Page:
Re: Re: Resource Hog :-(

*To*: mathgroup at smc.vnet.net*Subject*: [mg5285] Re: [mg5184] Re: [mg5094] Resource Hog :-(*From*: Mark Evans <evans at gte.net>*Date*: Sat, 23 Nov 1996 01:44:31 -0500*Sender*: owner-wri-mathgroup at wolfram.com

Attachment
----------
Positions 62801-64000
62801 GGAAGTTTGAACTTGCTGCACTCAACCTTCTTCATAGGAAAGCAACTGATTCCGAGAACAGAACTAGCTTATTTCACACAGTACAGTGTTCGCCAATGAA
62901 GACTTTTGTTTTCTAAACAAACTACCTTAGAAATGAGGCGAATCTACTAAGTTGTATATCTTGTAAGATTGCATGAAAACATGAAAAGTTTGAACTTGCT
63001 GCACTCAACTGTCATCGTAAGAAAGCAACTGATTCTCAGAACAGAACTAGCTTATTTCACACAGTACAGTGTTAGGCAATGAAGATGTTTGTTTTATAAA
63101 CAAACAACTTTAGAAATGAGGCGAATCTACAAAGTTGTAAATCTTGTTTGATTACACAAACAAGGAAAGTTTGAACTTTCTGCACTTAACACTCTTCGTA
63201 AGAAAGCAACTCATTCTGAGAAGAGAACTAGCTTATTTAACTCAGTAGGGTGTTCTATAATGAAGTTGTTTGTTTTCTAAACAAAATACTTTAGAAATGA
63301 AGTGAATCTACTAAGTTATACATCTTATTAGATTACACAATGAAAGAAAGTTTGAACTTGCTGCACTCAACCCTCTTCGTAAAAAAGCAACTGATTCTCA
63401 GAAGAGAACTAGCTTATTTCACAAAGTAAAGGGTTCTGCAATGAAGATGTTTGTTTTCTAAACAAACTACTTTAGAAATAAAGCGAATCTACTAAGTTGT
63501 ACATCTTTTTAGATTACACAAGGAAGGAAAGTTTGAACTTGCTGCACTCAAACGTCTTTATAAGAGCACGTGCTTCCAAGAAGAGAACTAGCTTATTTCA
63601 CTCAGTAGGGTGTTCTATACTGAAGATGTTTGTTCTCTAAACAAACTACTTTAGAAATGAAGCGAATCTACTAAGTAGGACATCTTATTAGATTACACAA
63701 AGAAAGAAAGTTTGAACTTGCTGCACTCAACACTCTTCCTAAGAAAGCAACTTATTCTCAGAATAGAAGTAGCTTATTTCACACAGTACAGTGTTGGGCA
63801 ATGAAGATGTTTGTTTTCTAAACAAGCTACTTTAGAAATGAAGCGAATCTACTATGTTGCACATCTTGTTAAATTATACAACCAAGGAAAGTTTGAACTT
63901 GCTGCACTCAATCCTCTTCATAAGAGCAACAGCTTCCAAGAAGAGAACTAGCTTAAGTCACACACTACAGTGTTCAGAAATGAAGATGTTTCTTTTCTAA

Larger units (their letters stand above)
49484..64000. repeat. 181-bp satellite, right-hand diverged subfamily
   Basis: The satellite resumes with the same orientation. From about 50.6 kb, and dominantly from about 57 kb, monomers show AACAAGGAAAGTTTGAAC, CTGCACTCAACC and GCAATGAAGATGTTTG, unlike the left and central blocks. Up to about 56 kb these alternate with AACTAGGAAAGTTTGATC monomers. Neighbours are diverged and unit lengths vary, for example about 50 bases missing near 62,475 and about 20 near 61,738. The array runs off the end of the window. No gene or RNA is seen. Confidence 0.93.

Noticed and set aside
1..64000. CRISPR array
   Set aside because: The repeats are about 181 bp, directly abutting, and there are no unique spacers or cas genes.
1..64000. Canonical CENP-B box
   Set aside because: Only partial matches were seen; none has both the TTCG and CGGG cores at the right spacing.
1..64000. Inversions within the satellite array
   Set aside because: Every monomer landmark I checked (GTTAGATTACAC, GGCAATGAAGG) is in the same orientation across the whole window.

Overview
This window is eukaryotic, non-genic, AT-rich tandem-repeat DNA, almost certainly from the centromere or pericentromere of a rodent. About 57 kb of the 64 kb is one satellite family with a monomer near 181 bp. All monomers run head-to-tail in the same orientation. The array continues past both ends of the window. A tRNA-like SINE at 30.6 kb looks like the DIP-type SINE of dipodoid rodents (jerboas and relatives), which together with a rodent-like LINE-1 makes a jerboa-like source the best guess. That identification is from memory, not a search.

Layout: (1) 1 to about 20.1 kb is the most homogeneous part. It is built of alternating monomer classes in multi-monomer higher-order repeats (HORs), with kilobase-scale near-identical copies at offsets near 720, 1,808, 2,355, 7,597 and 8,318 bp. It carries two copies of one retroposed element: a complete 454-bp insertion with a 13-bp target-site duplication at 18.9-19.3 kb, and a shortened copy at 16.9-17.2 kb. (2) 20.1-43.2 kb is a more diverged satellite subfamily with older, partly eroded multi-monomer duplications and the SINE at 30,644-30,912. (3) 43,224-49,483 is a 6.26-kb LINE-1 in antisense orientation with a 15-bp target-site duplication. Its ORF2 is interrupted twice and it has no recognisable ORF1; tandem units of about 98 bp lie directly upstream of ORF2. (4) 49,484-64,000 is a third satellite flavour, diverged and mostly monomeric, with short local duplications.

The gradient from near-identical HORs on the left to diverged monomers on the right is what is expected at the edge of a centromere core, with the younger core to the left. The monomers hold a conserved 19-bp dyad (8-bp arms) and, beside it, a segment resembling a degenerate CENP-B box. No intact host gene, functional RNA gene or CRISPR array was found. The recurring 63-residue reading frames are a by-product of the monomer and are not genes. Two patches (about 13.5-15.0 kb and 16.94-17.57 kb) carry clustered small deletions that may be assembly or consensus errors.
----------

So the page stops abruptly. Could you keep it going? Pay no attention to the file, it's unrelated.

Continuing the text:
Daryl Reece wrote: > > I like the generality of Mathematica. It's this generality that will > allow you to write this ByteArray header if you want. See if > stripping off MMA's headers will reduce the size significantly. I > believe the problem with specialized data structures is then writing > the rules and code to allow existing functions to deal with them. > > Regarding your comment about resources. Remember your time is > probably the most precious resource so if spending $1000 on RAM will > allow you to formulate problems 100% faster, I'd say it's a good > trade. > > -Daryl > I like generality too. I disagree with the idea that generality must sacrifice efficiency. All it takes is for WRI to deal with the "bottleneck" cases on a one-by-one basis, e.g. ByteArray[]. It's the same idea you have with the DFT. There is a "general" procedure for computing a DFT, but if you happen to have a list whose length is a power of 2, then you immediately bypass the general DFT procedure in favor of the FFT procedure. If you're smart, that is. So if you have a heterogeneous List[] that includes symbolics and numerics, MMA 3.1 would use the generalized procedures. If you have a homogeneous list of floating-point numbers or ints, MMA 3.1 would use the specialized procedures. Object-oriented programming is supposed to allow designers to write code that works the same across multiple data types, from raw bytes, to integers, to floating points, to Generalized Thingys. You send the List[] object a "message" that says "add 2.5 to yourself" for example, and the List[] either knows it has a homogeneous array and does the operation personally, or knows it has a heteogeneous array and passes the message down the food chain to each individual element. Yes, time is precious, which is why I wish MMA were more efficient. I don't know that a problem is formulated properly until I can run it. Inefficiency impacts problem formulation as much as it does subsequent mechanical execution and testing. Mark